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  • Writer's picturekellinthewoods

Tower by the Sea - Davidson Whaling Station & Boyd Tower, Eden

I recently headed down the coast to Eden for a little weekend away with the fam. Eden is famous for its whaling history, and while we were there we drove out to the historic Davidson Whaling Station which includes Loch Garra homestead and the site of the tryworks on the beach below, where four generations of whalers would process the bodies of the whales they caught out in Twofold Bay.



Loch Garra was built around 1896

Kiah Bay, where the try works once stood, was home to the longest-operating shore-based whaling station in Australia.

The whalers did this with the help of the local pod of orcas, or killer whales. The orcas, lead by a big male called Old Tom, would 'help' the whalers by alerting them to the presence of baleen whales out in the bay, then assisting them in chasing and herding the whales like big sheepdogs. In return for their help the orcas were given the lips and tongue of the whale - what a treat!


If this sounds fmailiar, it might be because you've read Shirley Barrett's wonderful novel Rush Oh!, which is set right here in Kiah Bay during the whaling season of 1908.


"When Mary Davidson, the eldest daughter of a whaling family in Eden, New South Wales, sets out to chronicle the particularly difficult season of 1908, the story she tells is poignant and hilarious, filled with drama and misadventure.


It's a season marked not only by the sparsity of whales and the vagaries of weather, but also by the arrival of John Beck, an itinerant whale man with a murky past, on whom Mary promptly develops an all-consuming crush. But hers is not the only romance to blossom amidst the blubber...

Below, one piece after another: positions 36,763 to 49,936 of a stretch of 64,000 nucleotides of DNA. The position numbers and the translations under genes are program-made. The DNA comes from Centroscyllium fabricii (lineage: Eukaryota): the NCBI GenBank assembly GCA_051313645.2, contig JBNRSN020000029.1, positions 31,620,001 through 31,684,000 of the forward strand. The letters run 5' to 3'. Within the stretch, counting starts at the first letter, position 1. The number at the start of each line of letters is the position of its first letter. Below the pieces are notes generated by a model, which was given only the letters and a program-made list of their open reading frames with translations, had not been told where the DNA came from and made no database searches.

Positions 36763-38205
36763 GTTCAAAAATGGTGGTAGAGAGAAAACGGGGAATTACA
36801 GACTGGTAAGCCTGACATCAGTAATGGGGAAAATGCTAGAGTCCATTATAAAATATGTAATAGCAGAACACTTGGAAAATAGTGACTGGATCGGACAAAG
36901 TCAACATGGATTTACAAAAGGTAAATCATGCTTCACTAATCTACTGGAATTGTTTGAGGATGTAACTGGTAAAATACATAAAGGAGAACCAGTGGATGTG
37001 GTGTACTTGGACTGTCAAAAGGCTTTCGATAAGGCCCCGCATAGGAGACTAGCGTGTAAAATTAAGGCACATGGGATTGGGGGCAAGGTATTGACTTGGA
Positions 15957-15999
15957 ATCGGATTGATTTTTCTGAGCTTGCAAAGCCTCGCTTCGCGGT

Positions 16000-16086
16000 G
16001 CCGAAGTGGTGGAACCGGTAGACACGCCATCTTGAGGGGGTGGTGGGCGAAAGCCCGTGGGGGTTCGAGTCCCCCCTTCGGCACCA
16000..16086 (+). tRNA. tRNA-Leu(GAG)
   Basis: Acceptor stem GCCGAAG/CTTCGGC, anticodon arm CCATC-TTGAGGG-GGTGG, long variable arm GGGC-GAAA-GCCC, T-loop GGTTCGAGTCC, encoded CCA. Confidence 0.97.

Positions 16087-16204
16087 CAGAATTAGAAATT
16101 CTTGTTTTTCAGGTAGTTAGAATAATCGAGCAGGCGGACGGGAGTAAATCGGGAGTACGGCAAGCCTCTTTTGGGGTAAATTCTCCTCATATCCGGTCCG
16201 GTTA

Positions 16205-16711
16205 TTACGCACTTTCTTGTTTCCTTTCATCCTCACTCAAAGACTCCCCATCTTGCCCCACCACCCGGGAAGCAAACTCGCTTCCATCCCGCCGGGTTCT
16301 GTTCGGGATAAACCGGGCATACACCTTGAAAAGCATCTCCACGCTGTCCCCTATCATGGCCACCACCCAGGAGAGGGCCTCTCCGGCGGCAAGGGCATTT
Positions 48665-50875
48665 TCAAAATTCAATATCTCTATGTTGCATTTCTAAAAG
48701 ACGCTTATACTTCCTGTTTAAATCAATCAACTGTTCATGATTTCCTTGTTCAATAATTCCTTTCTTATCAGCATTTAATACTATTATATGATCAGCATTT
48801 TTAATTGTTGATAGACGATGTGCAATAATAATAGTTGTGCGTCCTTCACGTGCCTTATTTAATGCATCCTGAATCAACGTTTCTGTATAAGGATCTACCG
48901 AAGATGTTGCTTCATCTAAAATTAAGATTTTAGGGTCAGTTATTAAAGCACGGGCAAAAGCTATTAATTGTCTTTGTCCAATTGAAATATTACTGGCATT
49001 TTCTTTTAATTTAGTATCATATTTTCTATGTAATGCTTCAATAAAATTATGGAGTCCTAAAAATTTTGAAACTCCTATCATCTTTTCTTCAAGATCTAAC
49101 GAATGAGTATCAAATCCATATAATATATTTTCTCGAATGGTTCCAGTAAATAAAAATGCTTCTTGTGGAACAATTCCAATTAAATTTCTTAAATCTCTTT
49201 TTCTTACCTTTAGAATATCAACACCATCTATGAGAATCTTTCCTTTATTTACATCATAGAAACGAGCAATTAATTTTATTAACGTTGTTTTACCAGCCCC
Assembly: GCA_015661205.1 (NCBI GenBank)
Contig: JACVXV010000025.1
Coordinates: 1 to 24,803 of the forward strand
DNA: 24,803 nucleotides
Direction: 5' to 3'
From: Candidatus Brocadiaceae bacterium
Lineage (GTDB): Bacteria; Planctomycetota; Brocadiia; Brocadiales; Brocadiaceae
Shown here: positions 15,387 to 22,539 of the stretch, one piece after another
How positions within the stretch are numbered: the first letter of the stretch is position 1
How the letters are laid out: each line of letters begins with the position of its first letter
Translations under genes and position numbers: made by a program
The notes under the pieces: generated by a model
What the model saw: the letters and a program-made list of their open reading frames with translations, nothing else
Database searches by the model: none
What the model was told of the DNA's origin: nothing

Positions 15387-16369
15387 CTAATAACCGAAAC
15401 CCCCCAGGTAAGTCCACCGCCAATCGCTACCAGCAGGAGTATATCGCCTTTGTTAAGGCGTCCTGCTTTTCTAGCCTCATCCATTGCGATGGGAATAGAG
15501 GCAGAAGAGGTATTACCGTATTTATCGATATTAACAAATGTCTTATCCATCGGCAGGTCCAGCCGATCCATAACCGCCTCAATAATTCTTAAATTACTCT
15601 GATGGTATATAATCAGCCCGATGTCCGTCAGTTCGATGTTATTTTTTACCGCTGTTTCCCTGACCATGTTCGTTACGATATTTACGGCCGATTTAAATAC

Swinging from Mary's hopes and disappointments, both domestic and romantic, to the challenges that beset their tiny whaling operation, Rush Oh! is a celebration of an extraordinary episode in Australian history, when a family of whalers formed a fond, unique allegiance with a pod of frisky Killer whales - and in particular, a Killer whale named Tom."


I loved this book and to be honest, my wanting to see the try works and Boyd Tower (read: dragging my family down miles of remote dirt roads in the middle of nowhere) was largely due to having read it. I highly recommend it!


By the 1920s whaling was declining, and when Old Tom died in 1930 it signalled the end of an era. His body was towed back to Kiah Bay by the Davidsons and his bones cleaned and numbered so that they could be displayed in what would become the Eden Killer Whale Museum. (For more information about Eden's whaling history, try this link).

Old Tom at the Eden Killer Whale Museum. He looks happy, right?

After the whaling station, we headed out to Ben Boyd Tower, located on a remote headland south of Eden in Ben Boyd National Park.

Over twenty metres tall and facing the sea on three sides, the tower was designed by local entrepreneur Benjamin Boyd in 1847, with the intention of becoming a lighthouse. When Boyd's finances failed, the tower was taken over by the Davidson family. They used it as part of their whaling operations, with lookouts stationed in the tower firing guns to alert boat crews in Kiah Bay when a whale was spotted.



Pretty cool, right?

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